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Marker development for the traceability of certified sustainably produced cacao (Theobroma cacao) in the chocolate industry

Lafargue, Pedro

Marker development for the traceability of certified sustainably produced cacao (Theobroma cacao) in the chocolate industry Thumbnail


Pedro Lafargue


Theobroma cacao (cocoa) is one of the most studied commodities around the world and the source of one of the world’s most consumed and familiar products, chocolate. The multibillion-pound industry has changed to a higher demand for sustainably certified cacao (Rainforest Alliance, UTZ, and Fair Trade) and closer attention is being paid to how this such cacao can be traced. The present work describes a new concept, “From Shelf to Farm & Cooperative”, a study to identify the geographical origin of the fermented cacao beans used to manufacture premium and bulk chocolate products. The research sought to assess how DNA based approaches for traceability of food products can be utilised within the supply chain of cacao and chocolate. To identify the factors that influence cacao traceability and the importance of assessing it in different supply chain systems, multi-disciplinary stakeholders from policy makers, small-scale farmers in South and Central America, to the biggest cacao and chocolate manufacturers in Europe were interviewed. Two stages in chocolate production were identified as key to be screened for tracking implementation: The farm (Stage 1) to identify cacao trees genotype composition and the cooperative (Stage 2) where fermentation of cacao beans occur. A reliable modified cacao DNA extraction protocol was developed using the DNeasy mericon Food Kit which enable higher DNA yield from a range of chocolate products including, for the first time, ‘cocoa butter’. DNA markers characterising the chloroplast genome of T. cacao were assessed to trace back the chocolate to Stage 1 (farm). Reference genotypes from the International Cocoa Quarantine Centre at the University of Reading were screened with 25 chloroplast single sequence repeat (cpSSR) markers revealing a level of DNA polymorphism sufficient to reliably identify lineages below the species level to characterise farms. Allelic proportions for nine cpSSR were quantified and compared in DNA extracted from 116 chocolate samples revealing distinct clustering in single-origin chocolate produced from beans harvested in Peru, Ecuador, Venezuela, Trinidad and Madagascar. In contrast, no differentiation was observed for bulk chocolate samples (Mars, Nestle) and beans originating from Côte d'Ivoire farms thus reflecting the lack of allelic diversity found in cultivars in West Africa. To identify unique biomarkers for Stage 2 (cooperative), the fermentation microbiome was assessed by performing amplicon Illumina sequencing on 47 single origin chocolate using the universal 16S v3-v4 ribosomal region and three housekeeping genes from Acetobacter pasteurianus. Variation in microbiome diversity was characterised with unique Amplicon Sequence Variants (ASV) identified per continent, country and fermentation location for which signature bacterial profile was found to be conserved across years. Markers identified in Stage 1 and Stage 2 can be used for tracking cocoa beans origin. To make these biomarkers applicable in industrial scenarios, it will be essential to create a machine learning model that could recognize the specific markers from multiple regions.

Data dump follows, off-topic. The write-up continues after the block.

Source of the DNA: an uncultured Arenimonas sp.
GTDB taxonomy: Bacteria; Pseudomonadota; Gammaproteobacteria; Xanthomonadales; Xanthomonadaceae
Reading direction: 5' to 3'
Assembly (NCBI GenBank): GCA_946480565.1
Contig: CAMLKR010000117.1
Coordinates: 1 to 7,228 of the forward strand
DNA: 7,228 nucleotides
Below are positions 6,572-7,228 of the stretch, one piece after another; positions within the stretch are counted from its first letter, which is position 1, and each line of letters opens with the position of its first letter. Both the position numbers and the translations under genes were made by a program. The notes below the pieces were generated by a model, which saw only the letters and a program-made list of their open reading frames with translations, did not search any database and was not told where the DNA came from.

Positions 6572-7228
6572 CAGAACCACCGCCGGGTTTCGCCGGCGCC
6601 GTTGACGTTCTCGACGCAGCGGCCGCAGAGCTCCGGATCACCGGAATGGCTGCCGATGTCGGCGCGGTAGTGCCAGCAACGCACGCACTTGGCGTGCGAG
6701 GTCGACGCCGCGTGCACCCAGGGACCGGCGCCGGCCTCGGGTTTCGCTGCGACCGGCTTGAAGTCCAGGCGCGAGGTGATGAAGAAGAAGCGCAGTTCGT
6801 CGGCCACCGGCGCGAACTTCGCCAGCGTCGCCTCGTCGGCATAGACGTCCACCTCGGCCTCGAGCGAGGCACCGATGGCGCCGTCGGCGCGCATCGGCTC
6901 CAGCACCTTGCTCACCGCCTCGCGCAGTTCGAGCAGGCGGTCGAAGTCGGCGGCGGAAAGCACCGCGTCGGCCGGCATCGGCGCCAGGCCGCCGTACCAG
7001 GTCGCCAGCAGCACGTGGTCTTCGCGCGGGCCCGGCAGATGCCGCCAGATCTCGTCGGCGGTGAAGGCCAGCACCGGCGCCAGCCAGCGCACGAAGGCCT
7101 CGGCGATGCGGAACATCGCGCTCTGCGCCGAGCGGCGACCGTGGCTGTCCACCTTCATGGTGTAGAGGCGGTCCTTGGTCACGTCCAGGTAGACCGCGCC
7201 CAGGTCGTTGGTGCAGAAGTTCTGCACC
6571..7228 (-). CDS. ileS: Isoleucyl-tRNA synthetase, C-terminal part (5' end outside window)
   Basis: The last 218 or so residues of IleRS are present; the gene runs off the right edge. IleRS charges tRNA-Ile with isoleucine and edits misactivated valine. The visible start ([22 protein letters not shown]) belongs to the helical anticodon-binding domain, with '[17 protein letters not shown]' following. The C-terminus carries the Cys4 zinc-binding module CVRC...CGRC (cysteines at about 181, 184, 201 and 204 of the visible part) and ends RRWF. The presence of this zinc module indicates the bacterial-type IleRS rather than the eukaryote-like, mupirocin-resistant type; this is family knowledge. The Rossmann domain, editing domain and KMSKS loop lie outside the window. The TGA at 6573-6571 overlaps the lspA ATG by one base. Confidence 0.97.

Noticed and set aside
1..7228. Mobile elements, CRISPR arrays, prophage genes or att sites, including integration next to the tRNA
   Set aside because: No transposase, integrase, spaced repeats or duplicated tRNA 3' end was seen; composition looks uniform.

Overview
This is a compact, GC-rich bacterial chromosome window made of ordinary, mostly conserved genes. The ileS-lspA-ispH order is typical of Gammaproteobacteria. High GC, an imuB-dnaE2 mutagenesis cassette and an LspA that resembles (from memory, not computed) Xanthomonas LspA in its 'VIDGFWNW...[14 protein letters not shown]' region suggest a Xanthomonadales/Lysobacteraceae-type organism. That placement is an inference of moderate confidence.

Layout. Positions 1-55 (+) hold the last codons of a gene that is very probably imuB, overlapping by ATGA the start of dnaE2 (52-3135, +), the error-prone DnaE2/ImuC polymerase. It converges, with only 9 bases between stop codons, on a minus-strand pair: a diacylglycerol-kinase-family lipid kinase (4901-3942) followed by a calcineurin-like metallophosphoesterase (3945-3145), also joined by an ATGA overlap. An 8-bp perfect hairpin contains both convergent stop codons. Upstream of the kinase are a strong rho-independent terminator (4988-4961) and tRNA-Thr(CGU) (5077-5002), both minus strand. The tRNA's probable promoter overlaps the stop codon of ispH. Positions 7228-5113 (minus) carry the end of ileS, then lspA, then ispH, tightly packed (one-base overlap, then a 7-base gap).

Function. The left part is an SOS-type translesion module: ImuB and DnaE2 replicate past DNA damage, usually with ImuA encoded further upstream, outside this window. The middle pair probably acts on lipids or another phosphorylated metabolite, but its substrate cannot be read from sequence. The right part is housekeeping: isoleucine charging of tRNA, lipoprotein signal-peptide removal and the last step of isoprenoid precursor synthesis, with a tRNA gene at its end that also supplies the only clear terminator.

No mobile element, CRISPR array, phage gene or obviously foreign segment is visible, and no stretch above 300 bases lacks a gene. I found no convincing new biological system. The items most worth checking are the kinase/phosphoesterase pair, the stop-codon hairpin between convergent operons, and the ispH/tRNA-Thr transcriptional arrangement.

Lafargue, P. Marker development for the traceability of certified sustainably produced cacao (Theobroma cacao) in the chocolate industry. (Thesis). University of the West of England. Retrieved from

Thesis Type Thesis
Deposit Date Sep 6, 2020
Publicly Available Date Apr 21, 2021
Keywords Biomarkers , Cocoa, Chocolate, Sustainability, Traceability, Block-chain, Food Safety, Transparency
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